The Ballast Water Review Group a (splinter group within MEPC) discussed the issue of the challenged water quality in certain ports. However, a significant number of issues made it unfeasible for the group to conclude its work. Issues still needing to be addressed included, for example, concerns relating to the potential bypassing of BWMS and acceptance criteria, the practice of ballast water exchange plus treatment (regulatory, technical and safety implications), concerns that such guidance may provide opportunities for ships to knowingly install systems not suitable for their operating profile, issues relating to allocation of accountability and responsibility in relation to non-compliant discharges and whether the inoperability of the BWMS could be reasonably predicted and resolved. The Committee invited Member States and international organisations to submit further proposals on measures that may be taken when BWMS encounter challenging uptake water quality to enable the work to be completed.
MEPC 77 approved unified interpretations clarifying the dates related to mandatory commissioning testing in accordance with MEPC.325(75). Commissioning testing should be conducted if the initial or additional survey is completed on or after 1 June 2022. For those ships that have their initial or renewal survey planned before this date, they will have to comply with the requirements of their respective administrations.
MEPC 77 strengthened the commitment to act on marine plastic pollution by adopting the “Strategy to Address Marine Plastic Litter from Ships” which sets an overarching aim to achieve zero plastic waste discharges to sea from ships by 2025. The future direction of the priorities will very much centre around outcomes of a proposed study on marine plastic litter, (macro and microplastics) from all ships. Whilst the original Terms of Reference (TOR) of the study had been agreed by MEPC 74 the Committee agreed that in light of a new report from the Group of Experts on the Scientific Aspects of Marine Environmental Protection (GESAMP) that they should be looked at again with a recommendation on the way forward for the study to go to MEPC 78.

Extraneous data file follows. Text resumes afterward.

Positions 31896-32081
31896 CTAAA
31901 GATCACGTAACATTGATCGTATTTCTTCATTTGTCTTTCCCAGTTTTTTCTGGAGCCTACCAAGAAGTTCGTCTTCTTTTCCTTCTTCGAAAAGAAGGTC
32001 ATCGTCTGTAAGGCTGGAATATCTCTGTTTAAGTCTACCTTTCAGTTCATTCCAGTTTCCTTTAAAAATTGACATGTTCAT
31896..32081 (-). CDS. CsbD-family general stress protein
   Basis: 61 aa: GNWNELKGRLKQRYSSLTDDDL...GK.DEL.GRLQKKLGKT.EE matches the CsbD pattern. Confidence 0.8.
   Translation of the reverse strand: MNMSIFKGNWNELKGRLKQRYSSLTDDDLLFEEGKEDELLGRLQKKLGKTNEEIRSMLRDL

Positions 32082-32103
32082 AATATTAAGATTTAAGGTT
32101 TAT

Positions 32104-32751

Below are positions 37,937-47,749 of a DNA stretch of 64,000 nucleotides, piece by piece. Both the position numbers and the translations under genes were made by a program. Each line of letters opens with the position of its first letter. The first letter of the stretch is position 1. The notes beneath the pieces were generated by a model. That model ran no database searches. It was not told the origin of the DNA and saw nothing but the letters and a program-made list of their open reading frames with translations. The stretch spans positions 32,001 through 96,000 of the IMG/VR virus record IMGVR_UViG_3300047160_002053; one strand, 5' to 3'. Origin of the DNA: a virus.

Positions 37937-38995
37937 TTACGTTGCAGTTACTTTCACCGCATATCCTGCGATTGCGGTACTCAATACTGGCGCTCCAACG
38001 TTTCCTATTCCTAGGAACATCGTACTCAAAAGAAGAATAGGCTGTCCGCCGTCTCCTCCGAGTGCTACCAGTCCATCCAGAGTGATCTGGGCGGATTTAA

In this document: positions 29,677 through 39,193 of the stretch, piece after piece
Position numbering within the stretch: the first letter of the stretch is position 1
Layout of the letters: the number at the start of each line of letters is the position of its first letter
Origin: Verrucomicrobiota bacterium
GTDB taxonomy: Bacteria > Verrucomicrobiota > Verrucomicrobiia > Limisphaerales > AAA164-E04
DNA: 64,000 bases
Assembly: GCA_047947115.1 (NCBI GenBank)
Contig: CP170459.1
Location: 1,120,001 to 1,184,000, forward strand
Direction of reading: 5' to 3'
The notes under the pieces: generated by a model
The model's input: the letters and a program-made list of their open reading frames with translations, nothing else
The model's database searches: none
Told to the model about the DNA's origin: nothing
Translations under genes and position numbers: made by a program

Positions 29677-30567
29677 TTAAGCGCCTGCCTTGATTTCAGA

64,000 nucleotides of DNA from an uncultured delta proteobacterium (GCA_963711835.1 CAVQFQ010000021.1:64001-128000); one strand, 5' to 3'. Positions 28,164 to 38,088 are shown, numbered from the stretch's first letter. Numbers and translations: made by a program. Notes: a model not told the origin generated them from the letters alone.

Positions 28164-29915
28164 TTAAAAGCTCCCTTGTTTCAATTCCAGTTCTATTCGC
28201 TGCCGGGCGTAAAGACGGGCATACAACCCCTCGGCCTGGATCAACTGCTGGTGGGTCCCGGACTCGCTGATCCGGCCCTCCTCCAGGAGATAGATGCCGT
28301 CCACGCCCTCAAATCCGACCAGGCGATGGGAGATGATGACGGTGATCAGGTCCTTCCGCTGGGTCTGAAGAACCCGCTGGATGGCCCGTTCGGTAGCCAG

MEPC 77 supported that a requirement in MARPOL Annex V to have a Garbage Record Book should be mandatory for ships between 100 and 400 GT. The PPR sub-committee was instructed to prepare draft amendments to MARPOL accordingly.
BIMCO will continue to follow the work on marine plastic litter at the IMO and keep our members informed of any development whilst continuing our own efforts to leading a campaign to phase out of single use plastic bottles on ships and undertaking a series of activities to understand shipping’s contribution to microplastic pollution.
MEPC adopted a resolution on 2021 Guidelines for Exhaust Gas Cleaning Systems (EGCS), which been developed to allow for the testing, survey, certification, and approval of such systems. Additionally, a circular (MEPC.1/Circ.883/Rev.1) on Guidance on indication of ongoing compliance in the case of the failure of a single monitoring instrument, and recommended actions to take if the exhaust gas cleaning system (EGCS) fails to meet the provisions of the EGCS Guidelines was approved.
The work related to discharge water from exhaust gas cleaning systems (scrubbers) has been on hold since the beginning of 2020. The Committee considered the scope of work which will address issues such as risk assessment and enhanced harmonisation when assessing the risks and possible harmful effects of EGCS discharge water, as well as a guideline for the evaluation of possible harmful effects of the discharge water from EGCS, guidance regarding the delivery of EGCS residues to port reception facilities regarding volumes and composition of residues, an assessment of the state of technology for EGCS discharge water treatment and control and identification and development of as appropriate regulatory measures and instruments and Establish a database of substances identified in EGCS discharge water, covering physico-chemical data, ecotoxicological data and toxicological data, leading to relevant endpoints for risk assessment purposes. However, it was also decided to retain the target completion year of 2022 which only give the Sub-Committee on Pollution Prevention and Response (PPR) one meeting to initiate and finalise the work. BIMCO will continue to monitor developments of this area and continue to maintain a list of regional and local restrictions for members. See here BIMCO issues updated list of restrictions on scrubber wash water discharge.
MEPC 77 adopted a resolution on Protecting the Arctic from shipping black carbon emissions. The resolution recognises that Black Carbon is a potent short-lived contributor to climate warming. However, there was understanding that the development of goal-based guidelines and any mandatory control measures will require further work and time and as such the resolution urges ship operators to voluntarily use distillate or other cleaner alternative fuels that are safe for ships and could contribute to the reduction of Black Carbon emissions from ships when operating in or near the Arctic.